Sugar alcohols in sugar-free candy and sugar-free gum are sugar substitutes that can only be partially digested by the body.Many times you see these in foods like sugar-free candy, gum, and snacks. They’re often listed as xylitol, sorbitol, and maltitol.Because they’re only partially digested in your body, they provide fewer calories per gram than actual sugar, but they also can cause gastrointestinal side effects, such as bloating, gas, and diarrhoea. And all that bloat and gas can cause your abdomen to look distended. So you’re better off avoiding these or consuming them in small quantities to prevent belly bloating.Chewing sugar-free gum also can lead to the swallowing of air.The more air that you swallow, the more this air accumulates in your gastrointestinal tract, which can cause bloating, pressure, and belly expansion. In addition, the sugar alcohols in sugar-free gum have some side effects. They can increase gas and cause bloating, abdominal pain, and even diarrhoea.However, gum containing sugar alcohols can have some health benefits, such as helping to prevent dental cavities. It also has no impact on blood sugar and insulin levels due to the low glycemic index of sugar alcohols.

3. Ice-creams

Ice cream can be a belly bloater in a couple of ways.First, it contains a large amount of sugar, and food high in sugar causes both blood sugar and insulin levels to rise, resulting in the storage of more belly fat. Because ice cream is a milk product, it also contains high levels of lactose, the sugar found in milk. Many individuals have lactose intolerance, which causes them to have trouble breaking down lactose and leads to increased gas production, bloat, and even diarrhoea. Extreme temperatures in foods, such as very cold (like ice cream), can also stress the gastrointestinal tract and lead to cramping and bloating.

4. Fried Foods

Deep-fried foods, including French fries, can cause you to feel heavy and sluggish because the high levels of fat in these foods slow digestion.Commercially fried foods often contain the most dangerous of all fats: trans fats. These fats in even small amounts have been linked to many negative health effects (such as heart disease). They can also significantly elevate inflammation in your body.

5. Cabbage

It tastes great and is great for you, but cabbage may be tough on your belly!Cabbage is a vegetable known for increasing gas production in the gastrointestinal tract during digestion. And this increased gas production can bloat your belly. Gas-producing vegetables are often easier to digest and break down when cooked well. So if you do have cabbage, choose cooked over raw. And don’t eat large quantities of cabbage on a day you want your waistline to look as slim and toned as possible.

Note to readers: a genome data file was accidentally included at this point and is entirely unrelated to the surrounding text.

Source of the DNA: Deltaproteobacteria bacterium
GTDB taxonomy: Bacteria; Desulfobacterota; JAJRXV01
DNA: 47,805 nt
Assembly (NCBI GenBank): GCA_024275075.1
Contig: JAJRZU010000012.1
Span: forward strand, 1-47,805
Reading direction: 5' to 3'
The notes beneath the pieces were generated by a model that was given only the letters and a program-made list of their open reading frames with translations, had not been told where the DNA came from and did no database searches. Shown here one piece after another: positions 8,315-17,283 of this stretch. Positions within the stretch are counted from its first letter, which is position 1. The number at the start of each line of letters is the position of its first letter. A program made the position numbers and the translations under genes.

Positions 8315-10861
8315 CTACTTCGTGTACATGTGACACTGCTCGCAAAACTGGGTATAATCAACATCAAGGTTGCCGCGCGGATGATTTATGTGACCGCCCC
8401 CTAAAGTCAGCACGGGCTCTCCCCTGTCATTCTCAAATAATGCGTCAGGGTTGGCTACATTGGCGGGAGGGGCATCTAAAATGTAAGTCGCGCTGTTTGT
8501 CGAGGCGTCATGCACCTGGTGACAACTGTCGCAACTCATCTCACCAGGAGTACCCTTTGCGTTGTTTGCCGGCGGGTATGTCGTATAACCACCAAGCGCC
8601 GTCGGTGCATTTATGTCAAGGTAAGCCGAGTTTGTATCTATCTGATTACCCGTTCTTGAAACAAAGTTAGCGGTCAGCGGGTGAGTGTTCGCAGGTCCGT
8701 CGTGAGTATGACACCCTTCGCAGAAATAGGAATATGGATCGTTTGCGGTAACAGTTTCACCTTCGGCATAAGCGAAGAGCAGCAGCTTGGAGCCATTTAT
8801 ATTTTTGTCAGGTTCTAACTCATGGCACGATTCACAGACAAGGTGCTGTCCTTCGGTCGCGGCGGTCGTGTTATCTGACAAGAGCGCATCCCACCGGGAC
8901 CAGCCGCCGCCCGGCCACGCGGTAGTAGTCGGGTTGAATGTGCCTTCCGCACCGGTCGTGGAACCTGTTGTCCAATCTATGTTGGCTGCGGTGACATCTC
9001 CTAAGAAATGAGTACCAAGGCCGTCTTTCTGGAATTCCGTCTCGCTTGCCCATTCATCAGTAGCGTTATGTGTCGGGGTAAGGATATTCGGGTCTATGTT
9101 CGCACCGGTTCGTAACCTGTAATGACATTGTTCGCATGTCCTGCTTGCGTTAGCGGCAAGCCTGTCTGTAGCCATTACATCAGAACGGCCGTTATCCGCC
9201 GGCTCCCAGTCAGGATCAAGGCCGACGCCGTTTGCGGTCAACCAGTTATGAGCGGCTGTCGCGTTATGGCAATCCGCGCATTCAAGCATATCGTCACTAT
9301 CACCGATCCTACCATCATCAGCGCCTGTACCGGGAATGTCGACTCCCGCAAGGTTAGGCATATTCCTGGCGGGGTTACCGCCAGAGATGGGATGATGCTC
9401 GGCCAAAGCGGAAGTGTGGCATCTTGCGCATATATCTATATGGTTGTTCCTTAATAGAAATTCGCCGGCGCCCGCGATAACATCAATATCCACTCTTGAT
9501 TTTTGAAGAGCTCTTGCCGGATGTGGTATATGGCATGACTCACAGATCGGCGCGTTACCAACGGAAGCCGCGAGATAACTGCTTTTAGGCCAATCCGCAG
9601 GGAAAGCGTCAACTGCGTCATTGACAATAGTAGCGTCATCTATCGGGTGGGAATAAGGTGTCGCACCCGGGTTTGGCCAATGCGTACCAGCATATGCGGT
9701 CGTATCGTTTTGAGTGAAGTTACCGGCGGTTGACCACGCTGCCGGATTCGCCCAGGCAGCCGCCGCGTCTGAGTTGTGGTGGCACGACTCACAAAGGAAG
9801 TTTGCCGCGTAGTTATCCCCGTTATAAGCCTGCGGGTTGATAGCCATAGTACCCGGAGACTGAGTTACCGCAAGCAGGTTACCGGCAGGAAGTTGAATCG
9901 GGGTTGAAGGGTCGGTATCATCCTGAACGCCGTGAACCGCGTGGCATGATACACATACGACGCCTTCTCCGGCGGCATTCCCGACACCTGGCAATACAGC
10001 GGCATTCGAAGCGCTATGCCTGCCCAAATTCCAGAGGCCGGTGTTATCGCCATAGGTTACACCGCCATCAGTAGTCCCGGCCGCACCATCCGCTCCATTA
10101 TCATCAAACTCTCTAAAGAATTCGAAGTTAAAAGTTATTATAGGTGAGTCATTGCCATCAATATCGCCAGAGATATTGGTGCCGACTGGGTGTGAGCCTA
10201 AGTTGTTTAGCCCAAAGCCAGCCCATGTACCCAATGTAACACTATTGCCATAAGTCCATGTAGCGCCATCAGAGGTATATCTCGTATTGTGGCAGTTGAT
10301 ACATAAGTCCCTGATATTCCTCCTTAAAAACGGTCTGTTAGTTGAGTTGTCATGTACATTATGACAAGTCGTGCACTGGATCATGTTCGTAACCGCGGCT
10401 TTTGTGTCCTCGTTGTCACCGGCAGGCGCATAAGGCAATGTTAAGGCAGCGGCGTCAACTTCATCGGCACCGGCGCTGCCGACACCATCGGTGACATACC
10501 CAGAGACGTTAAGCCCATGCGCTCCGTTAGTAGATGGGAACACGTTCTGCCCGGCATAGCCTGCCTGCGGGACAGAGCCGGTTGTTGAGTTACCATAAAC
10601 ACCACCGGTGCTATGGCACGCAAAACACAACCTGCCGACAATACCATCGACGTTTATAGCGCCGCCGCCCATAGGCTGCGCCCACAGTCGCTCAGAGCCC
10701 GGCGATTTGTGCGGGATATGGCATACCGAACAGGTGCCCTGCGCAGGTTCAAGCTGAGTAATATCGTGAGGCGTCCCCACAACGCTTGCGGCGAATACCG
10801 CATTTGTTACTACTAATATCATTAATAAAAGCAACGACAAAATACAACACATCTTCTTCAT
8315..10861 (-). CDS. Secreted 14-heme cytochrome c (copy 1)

Belly-bloating foods work in different ways. Some things you eat can increase gas in your stomach, making your abdomen look and feel distended. Even though this bloating is only temporary, it can still be uncomfortable and make your pants feel quite snug around your waistline. Other foods can lead to long-term belly bloat from increased visceral fat storage.

Bloat-inducing bagels

If you go to the bagel store or a deli, you almost always get a huge bagel made with 100 percent refined flour. That refined flour sets off the cascading events of elevated blood sugar, elevated insulin levels, and increased belly fat storage.

If you're a bagel lover, don't worry. Healthier options exist. Aim for a small bagel (the size of the palm of your hand), and make sure it's made with 100 percent whole grains.

Cabbage-powered gas

Cabbage is a vegetable known for increasing gas production in the gastrointestinal tract during digestion. Gas-producing vegetables are often easier to digest and break down when cooked well. So, choose cooked over raw. And don't eat large quantities of cabbage on a day you want your waistline to look slim.

Bloat from carbonated water

For one to three hours after drinking carbonated water, you may feel as though your belly has expanded. The carbonation can make your stomach look distended and cause clothing to fit more snuggly around your midsection.

If you really love carbonated beverages, aim to drink just one glass per day. Also, avoid carbonated beverages a few days before an event or outing where you want your belly to look as flat as possible.

Cola (including diet cola) for a too-full feeling